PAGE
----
Data and analytics are buzzwords in many industries, though in health care they can be lifesaving. Mercy is using technology and data to improve patient care and as a result, for the 19th time, has earned the College of Healthcare Information Management Executives (CHIME) Most Wired recognition.
“Technology is part of everyday life, making routine tasks easier than ever before. Health care is no different,” said Scott Richert, chief information officer of Mercy Technology Services (MTS). “We know our patients and caregivers expect digital solutions, so Mercy is focused on providing easy-to-use technologies in our communities and at the bedside. Not only does technology make it simpler for our patients to access care, it optimizes the way we provide care."
Among the more than 38,000 organizations surveyed by CHIME, Mercy ranked above peers in categories like analytics and data management, population health, infrastructure and patient engagement. The survey assessed the adoption, integration and impact of technologies in health care organizations at all stages of development, from early development to industry leading.
Investment in the adoption and integration of cutting-edge technologies is part of Mercy’s overall strategy for growth in Arkansas. Adding and enhancing health care technology is a vital component of Mercy’s recently announced $500 million health care expansion in Northwest Arkansas and the ongoing $162 million expansion of Mercy Hospital Fort Smith.
“We consider getting named ‘Most Wired’ as recognition that we’re doing our job to utilize every tool at our disposal to create the best patient experience possible,” said Ryan Gehrig, president of Mercy Hospitals Arkansas. “The technology we use impacts every aspect of the patient experience, and we continue to look at how we can put new and innovative advancements to use as part of our expansion initiatives in our Northwest Arkansas and Fort Smith communities.”
Mercy was one of the first to adopt an integrated electronic health record more than a decade ago and through those learnings, it now has the ability to create and deliver analytical insights to its caregivers that are based on years of carefully maintained clinical data. Earlier in the year, Mercy announced a 10-year collaboration with Mayo Clinic to use deidentified patient outcomes from both organizations to find diseases earlier and start patients on paths to better health more quickly.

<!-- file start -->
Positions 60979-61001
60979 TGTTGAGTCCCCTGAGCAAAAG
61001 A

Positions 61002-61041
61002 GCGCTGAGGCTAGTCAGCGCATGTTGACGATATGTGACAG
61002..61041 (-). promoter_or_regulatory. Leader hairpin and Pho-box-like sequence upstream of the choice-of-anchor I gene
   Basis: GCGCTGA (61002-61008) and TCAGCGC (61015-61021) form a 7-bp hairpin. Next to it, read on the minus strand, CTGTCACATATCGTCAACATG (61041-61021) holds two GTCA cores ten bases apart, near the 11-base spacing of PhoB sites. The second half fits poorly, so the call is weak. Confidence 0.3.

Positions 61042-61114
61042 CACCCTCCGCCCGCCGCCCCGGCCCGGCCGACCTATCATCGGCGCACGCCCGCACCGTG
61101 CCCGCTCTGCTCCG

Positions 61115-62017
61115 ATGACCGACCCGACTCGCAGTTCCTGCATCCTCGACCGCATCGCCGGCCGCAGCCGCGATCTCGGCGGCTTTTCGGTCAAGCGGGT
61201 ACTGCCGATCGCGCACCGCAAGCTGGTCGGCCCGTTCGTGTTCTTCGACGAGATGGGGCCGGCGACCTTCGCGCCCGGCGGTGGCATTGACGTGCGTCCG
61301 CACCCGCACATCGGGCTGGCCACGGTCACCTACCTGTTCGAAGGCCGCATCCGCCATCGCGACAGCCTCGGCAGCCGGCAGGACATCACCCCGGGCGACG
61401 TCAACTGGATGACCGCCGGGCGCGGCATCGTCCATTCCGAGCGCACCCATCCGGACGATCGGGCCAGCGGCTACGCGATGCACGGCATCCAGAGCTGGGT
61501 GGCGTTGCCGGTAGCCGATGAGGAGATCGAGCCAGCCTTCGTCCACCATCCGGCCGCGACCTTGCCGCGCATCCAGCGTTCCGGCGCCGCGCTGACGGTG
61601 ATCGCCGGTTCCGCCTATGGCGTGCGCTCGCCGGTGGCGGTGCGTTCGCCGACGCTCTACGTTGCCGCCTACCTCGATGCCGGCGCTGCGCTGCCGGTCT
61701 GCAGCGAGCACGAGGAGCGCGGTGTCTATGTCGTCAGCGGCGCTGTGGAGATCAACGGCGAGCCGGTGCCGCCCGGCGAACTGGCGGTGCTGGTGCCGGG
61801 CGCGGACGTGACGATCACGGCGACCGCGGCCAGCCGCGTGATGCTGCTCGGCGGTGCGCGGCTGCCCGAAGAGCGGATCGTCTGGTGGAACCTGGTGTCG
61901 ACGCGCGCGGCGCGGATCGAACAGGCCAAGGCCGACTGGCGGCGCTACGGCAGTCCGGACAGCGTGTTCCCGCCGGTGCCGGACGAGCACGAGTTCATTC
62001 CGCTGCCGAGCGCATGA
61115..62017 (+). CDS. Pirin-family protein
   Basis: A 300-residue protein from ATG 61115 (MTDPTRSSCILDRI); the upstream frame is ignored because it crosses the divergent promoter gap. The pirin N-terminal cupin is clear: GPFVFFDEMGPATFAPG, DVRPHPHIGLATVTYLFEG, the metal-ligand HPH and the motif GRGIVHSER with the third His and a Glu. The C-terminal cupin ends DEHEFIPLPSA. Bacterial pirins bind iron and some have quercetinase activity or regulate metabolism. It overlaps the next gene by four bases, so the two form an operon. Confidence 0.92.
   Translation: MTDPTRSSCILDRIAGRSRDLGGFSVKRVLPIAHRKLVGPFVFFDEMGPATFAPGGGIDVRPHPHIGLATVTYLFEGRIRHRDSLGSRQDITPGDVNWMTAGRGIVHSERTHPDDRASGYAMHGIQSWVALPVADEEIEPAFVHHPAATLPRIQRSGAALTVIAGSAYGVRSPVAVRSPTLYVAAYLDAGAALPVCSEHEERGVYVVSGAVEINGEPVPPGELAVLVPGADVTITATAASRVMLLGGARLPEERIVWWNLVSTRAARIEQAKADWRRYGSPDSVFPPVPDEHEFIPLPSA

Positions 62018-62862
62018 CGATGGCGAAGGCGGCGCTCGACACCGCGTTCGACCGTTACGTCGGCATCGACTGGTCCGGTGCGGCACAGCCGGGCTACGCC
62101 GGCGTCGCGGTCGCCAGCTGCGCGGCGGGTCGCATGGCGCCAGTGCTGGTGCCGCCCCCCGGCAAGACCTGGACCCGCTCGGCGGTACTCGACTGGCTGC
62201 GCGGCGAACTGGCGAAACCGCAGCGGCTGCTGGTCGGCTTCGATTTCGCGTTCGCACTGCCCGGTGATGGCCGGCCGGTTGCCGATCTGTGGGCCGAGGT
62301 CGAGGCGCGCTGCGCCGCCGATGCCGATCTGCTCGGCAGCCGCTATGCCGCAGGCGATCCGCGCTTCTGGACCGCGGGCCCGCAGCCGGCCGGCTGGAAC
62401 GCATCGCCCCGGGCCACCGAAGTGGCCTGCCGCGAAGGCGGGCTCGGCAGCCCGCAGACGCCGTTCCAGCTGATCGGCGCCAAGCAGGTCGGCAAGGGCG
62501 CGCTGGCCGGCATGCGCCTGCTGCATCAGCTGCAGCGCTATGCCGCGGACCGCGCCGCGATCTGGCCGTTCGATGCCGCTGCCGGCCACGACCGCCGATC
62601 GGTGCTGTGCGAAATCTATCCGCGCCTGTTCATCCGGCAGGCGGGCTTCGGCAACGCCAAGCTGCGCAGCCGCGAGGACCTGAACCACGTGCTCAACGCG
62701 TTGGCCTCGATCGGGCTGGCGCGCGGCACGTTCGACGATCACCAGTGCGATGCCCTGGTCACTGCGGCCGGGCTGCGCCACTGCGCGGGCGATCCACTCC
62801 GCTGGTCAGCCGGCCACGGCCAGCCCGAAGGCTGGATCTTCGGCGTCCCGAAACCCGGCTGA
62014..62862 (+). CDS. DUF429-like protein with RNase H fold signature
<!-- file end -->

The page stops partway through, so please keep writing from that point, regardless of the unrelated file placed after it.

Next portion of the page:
“Our teams are setting Mercy apart by using data and technology to proactively reach patients and help them manage chronic conditions such as diabetes and blood pressure,” Richert said. “Often we’re able to predict who needs to be contacted and, through the use of our customized mobile and web-based patient platform MyMercy, we make it easy for them to respond and take action to improve their health.”
The Digital Health Most Wired survey and recognition program serves as a comprehensive “digital health check-up” for health care organizations across the world. As the use of technology in health care increasingly determines the quality of patient care, the scope of the CHIME Digital Health Most Wired survey reflects the progress of leading health care providers as they reinvent care for a new century.
“We are proud to honor the Mercy team’s exceptional dedication to excellence in digital health,” said CHIME President and CEO Russell P. Branzell. “Its pioneering performance in the industry inspires other organizations by example. Patients in communities around the world receive better care when you drive change through digital transformation, as Mercy has proven through its success in this rigorous program.”
Visit CHIME Digital Health Most Wired program for more information.